Air-Conditioned Nation

Essays about Singapore / Cherian George




What the Punggol East result says and doesn’t say about the future.

Predictably, the Workers’ Party’s decisive victory in Punggol East has prompted speculation about whether this spells doom for the People’s Action Party in the 2015/16 General Election.

Such thoughts – wishful or alarmist, depending on your point of view – are unrealistic. First, GRCs do not behave like single seats. It is much harder to produce big swings in mega-constituencies than in a ward like Punggol East – a fact overlooked by Alex Au in his thought experiment on the effect of a national 10-point swing.

Tough customers: Spectators at a WP rally.

More importantly, such extrapolation overlooks one of the main characteristics that the Singapore electorate has revealed about itself in election after election. It wants opposition – but not just any opposition. Parties and pundits have consistently underestimated how discerning the electorate will be. In the run-up to last weekend’s poll, we wondered if Kenneth Jeyaretnam and Desmond Lim would split the opposition vote or confound swing voters so much that they would eventually stick with the PAP. In the end, the lack of opposition unity didn’t matter because voters made up for it with their singular focus on the most serious opposition team.

We can expect the number of high-quality opposition candidates to grow dramatically by the next GE, but we still won’t see them blanketing the whole island. For every constituency with a Lee Li Lian or Chen Show Mao taking on the PAP, there will be one or two others where the opposition candidates are just so-so or just loco. These individuals are not going to get the kind of swing that the WP enjoyed over the weekend.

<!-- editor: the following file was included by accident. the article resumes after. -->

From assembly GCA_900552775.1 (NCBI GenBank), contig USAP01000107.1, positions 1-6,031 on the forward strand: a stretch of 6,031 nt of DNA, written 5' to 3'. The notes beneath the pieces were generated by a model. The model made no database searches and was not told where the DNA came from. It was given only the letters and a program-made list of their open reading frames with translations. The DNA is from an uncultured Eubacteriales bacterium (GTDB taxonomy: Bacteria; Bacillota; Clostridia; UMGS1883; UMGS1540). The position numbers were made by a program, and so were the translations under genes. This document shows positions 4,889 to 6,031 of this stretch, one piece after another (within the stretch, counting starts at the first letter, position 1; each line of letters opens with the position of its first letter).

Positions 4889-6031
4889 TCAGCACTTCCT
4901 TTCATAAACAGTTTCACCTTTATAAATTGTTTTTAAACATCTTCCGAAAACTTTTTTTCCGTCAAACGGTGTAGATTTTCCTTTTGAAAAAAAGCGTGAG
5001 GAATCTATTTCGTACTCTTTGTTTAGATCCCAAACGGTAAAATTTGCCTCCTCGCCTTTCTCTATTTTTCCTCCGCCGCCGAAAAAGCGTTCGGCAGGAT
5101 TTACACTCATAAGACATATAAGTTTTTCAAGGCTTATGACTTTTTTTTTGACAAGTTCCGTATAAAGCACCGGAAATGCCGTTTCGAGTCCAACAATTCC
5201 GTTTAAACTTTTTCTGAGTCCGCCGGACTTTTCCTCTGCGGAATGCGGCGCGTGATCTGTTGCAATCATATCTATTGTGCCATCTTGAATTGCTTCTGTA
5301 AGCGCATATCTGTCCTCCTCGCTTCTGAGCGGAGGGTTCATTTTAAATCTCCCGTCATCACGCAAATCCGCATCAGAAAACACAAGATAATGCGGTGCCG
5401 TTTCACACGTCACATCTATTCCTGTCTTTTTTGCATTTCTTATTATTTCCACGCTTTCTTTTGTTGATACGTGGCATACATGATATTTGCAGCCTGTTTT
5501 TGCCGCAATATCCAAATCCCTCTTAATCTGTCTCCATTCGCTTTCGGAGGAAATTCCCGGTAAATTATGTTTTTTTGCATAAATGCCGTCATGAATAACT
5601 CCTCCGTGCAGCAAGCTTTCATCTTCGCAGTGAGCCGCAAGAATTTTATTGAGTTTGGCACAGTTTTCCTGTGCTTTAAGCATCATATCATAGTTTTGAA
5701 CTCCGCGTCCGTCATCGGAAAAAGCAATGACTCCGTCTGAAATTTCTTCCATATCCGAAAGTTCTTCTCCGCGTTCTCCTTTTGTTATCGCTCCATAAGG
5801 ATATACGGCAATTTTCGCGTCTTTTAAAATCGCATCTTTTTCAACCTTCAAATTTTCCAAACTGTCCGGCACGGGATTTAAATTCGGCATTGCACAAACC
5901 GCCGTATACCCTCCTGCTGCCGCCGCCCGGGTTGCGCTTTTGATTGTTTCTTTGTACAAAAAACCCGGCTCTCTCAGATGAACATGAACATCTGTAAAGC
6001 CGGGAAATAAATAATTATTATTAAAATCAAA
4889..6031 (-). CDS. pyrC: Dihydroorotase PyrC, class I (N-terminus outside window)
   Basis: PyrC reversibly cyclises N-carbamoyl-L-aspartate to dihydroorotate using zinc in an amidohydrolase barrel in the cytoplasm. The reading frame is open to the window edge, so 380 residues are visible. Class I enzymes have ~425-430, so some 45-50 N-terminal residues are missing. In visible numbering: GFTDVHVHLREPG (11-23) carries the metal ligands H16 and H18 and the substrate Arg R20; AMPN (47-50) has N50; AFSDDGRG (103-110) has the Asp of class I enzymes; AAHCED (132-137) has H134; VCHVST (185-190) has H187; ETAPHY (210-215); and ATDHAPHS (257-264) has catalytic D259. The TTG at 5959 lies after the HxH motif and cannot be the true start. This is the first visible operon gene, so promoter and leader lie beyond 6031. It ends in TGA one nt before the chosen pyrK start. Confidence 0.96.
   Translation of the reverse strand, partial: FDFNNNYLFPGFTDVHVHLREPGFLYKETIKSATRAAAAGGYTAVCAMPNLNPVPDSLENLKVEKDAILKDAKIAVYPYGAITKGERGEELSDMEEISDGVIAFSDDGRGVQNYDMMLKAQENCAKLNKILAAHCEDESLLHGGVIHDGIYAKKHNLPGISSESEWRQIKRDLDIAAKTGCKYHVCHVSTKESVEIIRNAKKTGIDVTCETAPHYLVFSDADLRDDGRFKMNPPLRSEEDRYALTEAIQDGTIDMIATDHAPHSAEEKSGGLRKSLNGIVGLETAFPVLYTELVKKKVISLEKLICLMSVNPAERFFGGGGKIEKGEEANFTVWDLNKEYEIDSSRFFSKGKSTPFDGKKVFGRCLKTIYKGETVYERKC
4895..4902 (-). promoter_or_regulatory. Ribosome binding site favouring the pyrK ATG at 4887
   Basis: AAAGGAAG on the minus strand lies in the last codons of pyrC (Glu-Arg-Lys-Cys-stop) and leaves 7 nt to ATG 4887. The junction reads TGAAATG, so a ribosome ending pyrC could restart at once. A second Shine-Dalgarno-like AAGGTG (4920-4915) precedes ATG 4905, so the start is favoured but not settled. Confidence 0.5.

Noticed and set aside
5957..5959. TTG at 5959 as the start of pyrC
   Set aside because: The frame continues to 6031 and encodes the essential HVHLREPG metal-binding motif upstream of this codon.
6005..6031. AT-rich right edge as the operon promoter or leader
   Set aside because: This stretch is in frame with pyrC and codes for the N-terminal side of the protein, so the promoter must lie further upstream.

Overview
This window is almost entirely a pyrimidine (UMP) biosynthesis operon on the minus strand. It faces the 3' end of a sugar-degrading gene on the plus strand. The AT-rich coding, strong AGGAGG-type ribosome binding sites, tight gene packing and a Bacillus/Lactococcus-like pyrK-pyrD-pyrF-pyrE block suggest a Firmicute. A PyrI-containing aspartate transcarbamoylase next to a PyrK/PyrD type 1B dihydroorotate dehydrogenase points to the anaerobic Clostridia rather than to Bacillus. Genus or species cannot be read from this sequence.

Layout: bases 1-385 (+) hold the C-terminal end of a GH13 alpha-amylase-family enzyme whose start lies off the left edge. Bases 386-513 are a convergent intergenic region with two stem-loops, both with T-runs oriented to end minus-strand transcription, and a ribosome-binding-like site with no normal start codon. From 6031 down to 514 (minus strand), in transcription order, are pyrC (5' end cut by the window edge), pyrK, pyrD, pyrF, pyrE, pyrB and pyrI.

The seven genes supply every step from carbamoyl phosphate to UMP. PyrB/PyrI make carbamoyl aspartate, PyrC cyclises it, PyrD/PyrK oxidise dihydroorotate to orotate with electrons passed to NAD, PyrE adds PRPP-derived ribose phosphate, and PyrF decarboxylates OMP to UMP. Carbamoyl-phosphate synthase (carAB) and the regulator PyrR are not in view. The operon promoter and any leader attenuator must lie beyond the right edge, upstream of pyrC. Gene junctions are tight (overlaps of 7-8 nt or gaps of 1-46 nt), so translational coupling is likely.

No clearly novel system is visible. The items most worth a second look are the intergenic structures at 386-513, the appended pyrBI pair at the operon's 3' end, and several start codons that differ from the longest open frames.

A scenario that is more sober but still gamechanging is a major increase in opposition representation, but with the PAP still firmly in power. Arguably, this is the endpoint that Singapore’s middle ground has in mind. The WP leadership seems to think so, too. Its response to its latest victory dismissed talk of replacing the PAP, positioning itself as an effective check to keep the ruling party on its toes.

A caring PAP can still win big.

The PAP has tried to argue that it already has enough incentive to perform – primarily from its innate desire to serve – and that there are enough alternative voices in Parliament, thanks not only to the elected MPs but also NCMPs and NMPs.

If Punggol East voters speak for the country, it’s clear that Singaporeans don’t quite agree with the PAP that the right equilibrium has already been reached. Until an acceptable balance is achieved, we’ll continue to see the electorate practise a kind of affirmative action in favour of the opposition, with its candidates constantly given generous benefit of the doubt while PAP candidates are punished for verbal slips, or even just for their facial expressions (the “arrogant smirk” that Yawning Bread detected on Koh Poo Koon’s face might have been read as cool confidence, and the “fixed plastic smile” as understandable nervousness in front of the cameras, had Koh been wearing the Hammer badge).

What then is the “right” number of opposition MPs? My guess is that it is much higher than the current 8 percent of Parliamentary seats, but maybe not as high as 40 percent – the proportion of Singaporeans who voted for the opposition in the last election. As the number of opposition MPs rises beyond 20-30, you’ll see more voters wary of a “freak” result ousting the PAP entirely, and becoming more conservative. You could also see the PAP reforming itself dramatically, giving voters less reason to reject its candidates.

If the opposition grows to occupy more than 40 percent of the House, it would be because of a major slide in the performance of the PAP, which is of course not beyond the realm of possibility.

Even if the opposition collectively claims more than half of the seats, this may not spell the end of the PAP in government. It depends on whether the opposition parties are willing to form a coalition. As the Punggol East campaign showed, nobody should assume that just because opposition parties are repelled by the PAP, they are attracted to one another.